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Work begins on new nation brand for Australia

by James Nason, 11 June 2018

Australia’s Nation Brand Advisory Council chaired by Andrew Forrest met for the first time on Friday to begin work on a new nation brand for Australian exports.

Trade Minister Steve Ciobo said the brand will reinforce Australia’s unique strengths and forge a stronger and more unified image of Australia overseas.

Andrew Forrest

Andrew Forrest

The Advisory Council’s mission is to deliver a new brand that will reinforce Australia’s reputation as a trusted exporter of premium quality goods and services, an internationally competitive investment destination, a great place to visit and a quality provider of education.

“Australia is consistently recognised as being home to clean and green produce, a beautiful environment, and an unsurpassed quality of life. I want these elements of Australia to sit within a brand for our nation,” Mr Ciobo said.

He said it was important that the brand be designed by industry so it will be used and applied consistently by industry.

The members of the Australia’s Nation Brand Advisory Council include:

Andrew Forrest AO, non-executive Chairman, Fortescue Metals Group (Chair)

Alan Joyce, CEO, Qantas

Bob East, Chairman, Tourism Australia

Christine Holgate, CEO, Australia Post

Glenn Cooper, Chairman, Coopers Brewery

Jayne Hrdlicka, CEO, A2 Milk

Michael O’Keeffe, CEO, AESOP

Mike Cannon-Brookes, Founder and CEO, Atlassian

Rod Jones, Group CEO, NAVITAS

Wesley Enoch, Sydney Festival Artistic Director

Dr Stephanie Fahey, CEO Austrade

The Industry-led, government-enabled initiative will see the roll-out of a series of industry forums in all capital cities and online via a digital engagement platform, from late June, where businesses can have their say about how the nation can improve its global brand.

“We are calling on Australian businesses – big or small, start-up or long-established, from all sectors – to get on board and help shape Australia’s nation brand,” chair Andrew Forrest said.

For more information or to express your interest in the Nation Brand initiative go to: www.austrade.gov.au/nation-brand

A broader role for True Aussie?

The question of whether the True Aussie logo developed for Australian red meat products should be expanded to cover other Australian exported food products was discussed at a Q&A session during a Meat & Livestock Australia forum at Beef 2018 in Rockhampton last month.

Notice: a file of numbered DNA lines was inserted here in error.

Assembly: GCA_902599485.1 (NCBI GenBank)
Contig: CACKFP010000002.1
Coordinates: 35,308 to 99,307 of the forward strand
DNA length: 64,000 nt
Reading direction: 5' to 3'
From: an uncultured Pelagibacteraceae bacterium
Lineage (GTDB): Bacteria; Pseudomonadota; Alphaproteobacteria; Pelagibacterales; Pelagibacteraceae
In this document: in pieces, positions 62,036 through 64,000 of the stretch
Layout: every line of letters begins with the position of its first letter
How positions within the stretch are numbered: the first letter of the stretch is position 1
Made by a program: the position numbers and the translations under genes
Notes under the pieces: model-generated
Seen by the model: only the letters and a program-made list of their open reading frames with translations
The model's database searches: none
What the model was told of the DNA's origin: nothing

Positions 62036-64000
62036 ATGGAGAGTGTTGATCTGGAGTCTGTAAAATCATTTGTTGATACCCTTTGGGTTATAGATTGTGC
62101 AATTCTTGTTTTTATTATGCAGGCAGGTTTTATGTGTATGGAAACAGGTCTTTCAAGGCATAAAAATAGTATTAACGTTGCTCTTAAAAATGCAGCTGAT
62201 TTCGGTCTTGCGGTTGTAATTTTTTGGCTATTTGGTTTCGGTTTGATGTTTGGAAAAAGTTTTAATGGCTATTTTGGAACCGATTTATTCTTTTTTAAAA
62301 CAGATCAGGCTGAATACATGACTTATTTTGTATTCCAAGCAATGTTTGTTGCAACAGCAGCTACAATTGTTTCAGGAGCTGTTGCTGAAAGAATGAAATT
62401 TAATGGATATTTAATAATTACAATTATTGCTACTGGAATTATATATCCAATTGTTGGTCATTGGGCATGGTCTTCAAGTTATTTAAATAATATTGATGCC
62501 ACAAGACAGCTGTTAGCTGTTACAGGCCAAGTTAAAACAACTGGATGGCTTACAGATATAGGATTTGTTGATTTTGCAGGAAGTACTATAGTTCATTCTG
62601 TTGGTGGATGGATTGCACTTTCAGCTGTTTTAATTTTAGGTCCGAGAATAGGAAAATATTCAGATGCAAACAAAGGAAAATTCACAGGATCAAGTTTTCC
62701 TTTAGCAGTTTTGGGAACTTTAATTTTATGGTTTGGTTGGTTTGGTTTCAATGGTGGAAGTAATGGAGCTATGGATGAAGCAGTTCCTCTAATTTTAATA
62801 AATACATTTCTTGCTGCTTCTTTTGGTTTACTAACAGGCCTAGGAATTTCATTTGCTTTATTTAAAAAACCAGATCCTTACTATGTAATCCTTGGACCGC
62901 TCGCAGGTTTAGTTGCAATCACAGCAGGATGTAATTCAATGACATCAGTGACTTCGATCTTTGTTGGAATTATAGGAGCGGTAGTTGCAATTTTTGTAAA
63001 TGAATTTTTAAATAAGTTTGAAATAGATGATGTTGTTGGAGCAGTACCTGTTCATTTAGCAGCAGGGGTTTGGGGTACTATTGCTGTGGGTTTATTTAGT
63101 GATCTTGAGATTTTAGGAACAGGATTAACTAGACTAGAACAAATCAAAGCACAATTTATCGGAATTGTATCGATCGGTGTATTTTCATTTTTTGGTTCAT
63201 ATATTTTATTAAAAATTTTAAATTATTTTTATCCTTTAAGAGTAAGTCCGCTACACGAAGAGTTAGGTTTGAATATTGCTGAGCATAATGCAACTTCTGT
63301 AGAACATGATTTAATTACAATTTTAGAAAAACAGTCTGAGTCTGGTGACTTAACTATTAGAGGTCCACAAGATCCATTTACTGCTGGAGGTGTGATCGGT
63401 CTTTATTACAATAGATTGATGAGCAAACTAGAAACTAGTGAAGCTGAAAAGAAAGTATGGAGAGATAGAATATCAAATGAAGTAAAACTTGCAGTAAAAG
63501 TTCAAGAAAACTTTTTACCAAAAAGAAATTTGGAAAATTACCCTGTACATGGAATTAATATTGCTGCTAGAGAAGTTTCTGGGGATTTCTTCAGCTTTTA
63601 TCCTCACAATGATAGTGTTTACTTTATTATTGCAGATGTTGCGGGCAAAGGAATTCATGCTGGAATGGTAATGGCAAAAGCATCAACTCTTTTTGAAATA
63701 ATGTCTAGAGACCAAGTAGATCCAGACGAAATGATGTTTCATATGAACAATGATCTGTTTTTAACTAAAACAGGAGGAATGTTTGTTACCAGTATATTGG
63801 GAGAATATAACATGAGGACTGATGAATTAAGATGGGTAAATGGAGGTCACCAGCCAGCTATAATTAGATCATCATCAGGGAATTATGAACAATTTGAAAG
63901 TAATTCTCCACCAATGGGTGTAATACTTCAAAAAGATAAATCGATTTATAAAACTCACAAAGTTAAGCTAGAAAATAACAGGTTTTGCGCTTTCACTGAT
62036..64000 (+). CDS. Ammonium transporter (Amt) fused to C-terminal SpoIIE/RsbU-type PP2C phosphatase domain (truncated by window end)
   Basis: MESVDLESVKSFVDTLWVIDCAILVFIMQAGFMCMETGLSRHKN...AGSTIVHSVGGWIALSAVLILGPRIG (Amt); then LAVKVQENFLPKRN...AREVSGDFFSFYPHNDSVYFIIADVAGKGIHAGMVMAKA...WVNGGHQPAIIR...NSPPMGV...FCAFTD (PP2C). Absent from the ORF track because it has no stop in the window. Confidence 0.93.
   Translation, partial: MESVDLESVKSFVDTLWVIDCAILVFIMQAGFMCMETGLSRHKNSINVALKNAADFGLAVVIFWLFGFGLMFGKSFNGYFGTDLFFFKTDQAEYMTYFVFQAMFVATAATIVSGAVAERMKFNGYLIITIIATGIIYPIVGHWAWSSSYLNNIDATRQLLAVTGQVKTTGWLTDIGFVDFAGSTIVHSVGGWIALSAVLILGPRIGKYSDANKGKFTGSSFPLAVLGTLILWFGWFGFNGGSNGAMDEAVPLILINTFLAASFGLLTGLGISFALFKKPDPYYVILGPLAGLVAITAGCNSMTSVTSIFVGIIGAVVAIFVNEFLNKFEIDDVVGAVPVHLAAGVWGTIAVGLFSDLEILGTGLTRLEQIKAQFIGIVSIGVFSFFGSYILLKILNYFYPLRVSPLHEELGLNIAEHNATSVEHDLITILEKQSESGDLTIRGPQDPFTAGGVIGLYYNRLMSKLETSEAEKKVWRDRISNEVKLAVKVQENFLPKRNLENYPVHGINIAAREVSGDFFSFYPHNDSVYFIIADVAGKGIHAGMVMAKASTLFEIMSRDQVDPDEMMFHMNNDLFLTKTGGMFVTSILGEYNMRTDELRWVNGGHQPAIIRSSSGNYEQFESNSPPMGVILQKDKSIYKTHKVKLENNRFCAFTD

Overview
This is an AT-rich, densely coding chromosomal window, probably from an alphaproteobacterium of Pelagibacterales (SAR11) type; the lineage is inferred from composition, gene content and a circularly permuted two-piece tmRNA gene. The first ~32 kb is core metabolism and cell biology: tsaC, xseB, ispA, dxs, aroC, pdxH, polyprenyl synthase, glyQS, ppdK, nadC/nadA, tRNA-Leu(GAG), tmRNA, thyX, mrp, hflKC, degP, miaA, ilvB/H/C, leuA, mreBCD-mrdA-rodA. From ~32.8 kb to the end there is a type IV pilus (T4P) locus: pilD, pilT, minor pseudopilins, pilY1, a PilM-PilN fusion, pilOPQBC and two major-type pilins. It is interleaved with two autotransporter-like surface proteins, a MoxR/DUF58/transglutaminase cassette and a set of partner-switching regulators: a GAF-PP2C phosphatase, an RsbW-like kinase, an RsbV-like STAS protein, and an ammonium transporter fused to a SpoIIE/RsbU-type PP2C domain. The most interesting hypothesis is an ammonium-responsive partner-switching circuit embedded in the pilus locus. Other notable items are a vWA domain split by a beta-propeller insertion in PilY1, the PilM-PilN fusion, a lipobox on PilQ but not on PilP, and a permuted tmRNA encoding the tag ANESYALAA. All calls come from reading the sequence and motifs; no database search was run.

While there had been some interest expressed from other sectors of Australian agriculture last year, MLA chief marketing officer Lisa Sharp said the concept had not progressed largely because not all Australian food products were underpinned by the integrity systems that underpin Australian red meat.

A single brand would link all Australian food products, but not all food exports had equivalent integrity systems she said.

“The logo (True Aussie) certainly for the red meat industry, we speak about peace of mind, that logo on a pack says traceability, it says food safety, it says quality, and there was a situation where we’re not yet a point where avocados, cherries, seafood (for example) that we have equivalent integrity systems,” she said in response to a question.

“So while there is a lot of interest and there remains an enormous amount of interest from other sectors, we’re yet to agree on a common level of equivalency that will give that peace of mind and certainty.”

MLA international markets manager Michael Finucan said that in markets such as China, different Australian commodity sectors such as red meat, horticulture, dairy and wine still worked together to try to get unified messaging on Australian product where possible.

“It is not so much about the logo but just how do we go to events and talk consistently about Australia,” he said.

Last word: No kangaroo on beef boxes please

Forum moderator Peter Lewis recalled that at Beef 2015, CPC CEO Troy Setter had made one very clear point when asked about an Australian national brand for export markets.

“He said he never wanted to see Australian red meat with a kangaroo on the side of the box because he said that really sends out the wrong message.”



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